Iraq’s sitting prime minister has gone to Iran, hoping his attempt for a new term will win support from his Shi’ite neighbour.
After a meeting with Nouri al-Maliki, Iran’s hardline president Mahmoud Ahmadinejad was reported to have said the formation of a government would end a period of hardship for the Iraqi people.
Iran’s Supreme Leader Ayatollah Khamenei called on Iraq’s squabbling political factions to agree on forming an administration. Baghdad has been without a government since no outright winner emerged from elections in March.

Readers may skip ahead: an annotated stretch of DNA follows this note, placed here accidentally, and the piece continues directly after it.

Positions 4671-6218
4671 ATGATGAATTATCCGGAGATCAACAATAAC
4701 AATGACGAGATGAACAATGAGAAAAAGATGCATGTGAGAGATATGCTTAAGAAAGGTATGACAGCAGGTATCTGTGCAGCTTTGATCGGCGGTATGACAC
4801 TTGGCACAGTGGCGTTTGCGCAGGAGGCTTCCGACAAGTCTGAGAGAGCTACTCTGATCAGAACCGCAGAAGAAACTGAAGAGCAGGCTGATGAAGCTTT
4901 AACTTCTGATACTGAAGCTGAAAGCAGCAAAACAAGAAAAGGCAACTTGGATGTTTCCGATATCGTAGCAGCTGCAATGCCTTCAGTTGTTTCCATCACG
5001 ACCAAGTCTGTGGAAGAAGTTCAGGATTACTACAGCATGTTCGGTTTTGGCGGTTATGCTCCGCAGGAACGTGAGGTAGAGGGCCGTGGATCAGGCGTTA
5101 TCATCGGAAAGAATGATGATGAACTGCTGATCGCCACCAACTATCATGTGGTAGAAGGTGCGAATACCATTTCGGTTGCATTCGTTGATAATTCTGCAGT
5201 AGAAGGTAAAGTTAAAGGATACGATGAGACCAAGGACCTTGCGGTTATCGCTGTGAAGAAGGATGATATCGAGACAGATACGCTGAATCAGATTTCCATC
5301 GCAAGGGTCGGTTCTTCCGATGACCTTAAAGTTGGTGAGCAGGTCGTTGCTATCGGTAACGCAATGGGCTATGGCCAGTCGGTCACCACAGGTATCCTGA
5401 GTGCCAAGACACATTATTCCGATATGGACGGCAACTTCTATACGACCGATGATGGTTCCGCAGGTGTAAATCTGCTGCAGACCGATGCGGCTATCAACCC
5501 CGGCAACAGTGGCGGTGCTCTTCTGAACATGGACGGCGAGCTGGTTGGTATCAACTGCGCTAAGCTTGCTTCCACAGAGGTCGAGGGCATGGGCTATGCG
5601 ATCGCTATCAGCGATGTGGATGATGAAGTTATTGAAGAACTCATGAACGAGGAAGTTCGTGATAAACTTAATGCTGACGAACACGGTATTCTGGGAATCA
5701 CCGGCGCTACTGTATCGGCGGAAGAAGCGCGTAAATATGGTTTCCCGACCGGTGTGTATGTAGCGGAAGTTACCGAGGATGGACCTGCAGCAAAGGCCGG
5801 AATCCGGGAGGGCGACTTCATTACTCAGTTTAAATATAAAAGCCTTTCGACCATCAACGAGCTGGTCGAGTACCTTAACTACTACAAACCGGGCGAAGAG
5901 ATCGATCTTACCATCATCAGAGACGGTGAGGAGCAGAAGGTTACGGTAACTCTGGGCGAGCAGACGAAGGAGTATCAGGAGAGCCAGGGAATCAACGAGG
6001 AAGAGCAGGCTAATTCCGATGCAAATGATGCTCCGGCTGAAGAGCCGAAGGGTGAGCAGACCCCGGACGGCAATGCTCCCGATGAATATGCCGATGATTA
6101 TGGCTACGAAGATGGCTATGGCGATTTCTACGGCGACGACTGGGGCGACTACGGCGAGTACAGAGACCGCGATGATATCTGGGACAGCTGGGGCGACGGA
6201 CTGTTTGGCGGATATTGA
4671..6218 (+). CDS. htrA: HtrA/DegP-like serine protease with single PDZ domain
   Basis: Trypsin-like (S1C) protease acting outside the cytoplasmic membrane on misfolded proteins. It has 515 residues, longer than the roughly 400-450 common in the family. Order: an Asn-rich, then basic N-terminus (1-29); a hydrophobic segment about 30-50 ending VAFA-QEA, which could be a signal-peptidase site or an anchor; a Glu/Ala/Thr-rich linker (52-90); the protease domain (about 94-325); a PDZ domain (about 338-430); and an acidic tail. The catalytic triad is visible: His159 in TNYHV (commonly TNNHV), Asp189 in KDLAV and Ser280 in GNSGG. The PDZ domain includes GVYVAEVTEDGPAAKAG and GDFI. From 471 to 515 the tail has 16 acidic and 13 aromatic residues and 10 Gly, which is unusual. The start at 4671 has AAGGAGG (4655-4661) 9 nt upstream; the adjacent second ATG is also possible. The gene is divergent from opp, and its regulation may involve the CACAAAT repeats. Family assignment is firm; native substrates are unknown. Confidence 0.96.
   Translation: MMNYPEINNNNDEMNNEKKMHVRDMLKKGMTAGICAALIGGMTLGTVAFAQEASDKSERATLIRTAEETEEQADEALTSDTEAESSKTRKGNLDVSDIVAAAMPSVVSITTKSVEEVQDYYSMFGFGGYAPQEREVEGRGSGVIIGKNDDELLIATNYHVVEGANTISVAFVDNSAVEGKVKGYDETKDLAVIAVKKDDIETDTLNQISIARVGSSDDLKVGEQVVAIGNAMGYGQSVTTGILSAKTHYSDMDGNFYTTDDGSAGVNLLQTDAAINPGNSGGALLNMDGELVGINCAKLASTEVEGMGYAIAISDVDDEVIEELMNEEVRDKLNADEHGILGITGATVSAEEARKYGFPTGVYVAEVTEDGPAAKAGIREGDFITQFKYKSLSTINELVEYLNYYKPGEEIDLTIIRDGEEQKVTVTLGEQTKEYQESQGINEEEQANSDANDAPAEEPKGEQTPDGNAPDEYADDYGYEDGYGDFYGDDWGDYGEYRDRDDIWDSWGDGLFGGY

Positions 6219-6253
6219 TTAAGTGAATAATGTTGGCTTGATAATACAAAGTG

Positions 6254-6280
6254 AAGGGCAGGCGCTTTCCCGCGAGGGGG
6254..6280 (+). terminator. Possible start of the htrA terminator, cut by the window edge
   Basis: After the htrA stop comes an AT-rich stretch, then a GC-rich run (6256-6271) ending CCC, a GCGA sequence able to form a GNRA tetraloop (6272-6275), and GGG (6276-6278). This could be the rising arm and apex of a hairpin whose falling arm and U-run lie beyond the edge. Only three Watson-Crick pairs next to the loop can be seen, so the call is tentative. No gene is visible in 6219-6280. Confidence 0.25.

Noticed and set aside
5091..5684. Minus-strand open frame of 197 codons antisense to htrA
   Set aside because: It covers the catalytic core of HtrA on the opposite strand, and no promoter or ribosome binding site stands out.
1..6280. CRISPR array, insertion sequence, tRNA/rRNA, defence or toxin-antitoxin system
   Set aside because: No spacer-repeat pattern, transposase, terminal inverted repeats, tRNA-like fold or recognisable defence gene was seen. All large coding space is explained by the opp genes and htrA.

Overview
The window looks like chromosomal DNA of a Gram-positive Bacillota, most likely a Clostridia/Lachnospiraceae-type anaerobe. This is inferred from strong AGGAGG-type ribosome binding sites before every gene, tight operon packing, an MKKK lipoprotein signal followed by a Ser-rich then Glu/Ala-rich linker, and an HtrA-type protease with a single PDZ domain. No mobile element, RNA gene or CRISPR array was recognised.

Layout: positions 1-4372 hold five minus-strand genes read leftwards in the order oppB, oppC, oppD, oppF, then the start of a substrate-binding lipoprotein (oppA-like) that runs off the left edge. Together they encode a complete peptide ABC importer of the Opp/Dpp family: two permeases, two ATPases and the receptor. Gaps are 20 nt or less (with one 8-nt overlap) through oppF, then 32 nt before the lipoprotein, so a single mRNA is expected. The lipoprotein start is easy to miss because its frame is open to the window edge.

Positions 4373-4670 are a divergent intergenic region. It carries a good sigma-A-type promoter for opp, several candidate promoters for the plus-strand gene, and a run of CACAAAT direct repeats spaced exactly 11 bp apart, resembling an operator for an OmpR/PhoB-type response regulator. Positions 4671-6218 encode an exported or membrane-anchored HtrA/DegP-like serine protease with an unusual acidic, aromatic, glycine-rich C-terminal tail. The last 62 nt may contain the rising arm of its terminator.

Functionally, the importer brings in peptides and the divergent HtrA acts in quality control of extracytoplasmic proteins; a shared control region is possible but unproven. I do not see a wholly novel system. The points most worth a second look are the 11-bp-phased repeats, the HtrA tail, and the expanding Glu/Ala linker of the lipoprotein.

It is believed Iran has already persuaded a one-time vehement opponent to back Maliki. The firebrand Shi’ite cleric Moqtada al-Sadr controls 40 seats in the Iraqi parliament.
Maliki’s main rival, former prime minister Ayad Allawi, believes Iran is trying to impose its will in Iraq, resulting in the opposition being squeezed out of power.
There are similar fears held by the United States and neighbouring Middle East countries, wary about Iran’s growing influence in Iraq and elsewhere in the region.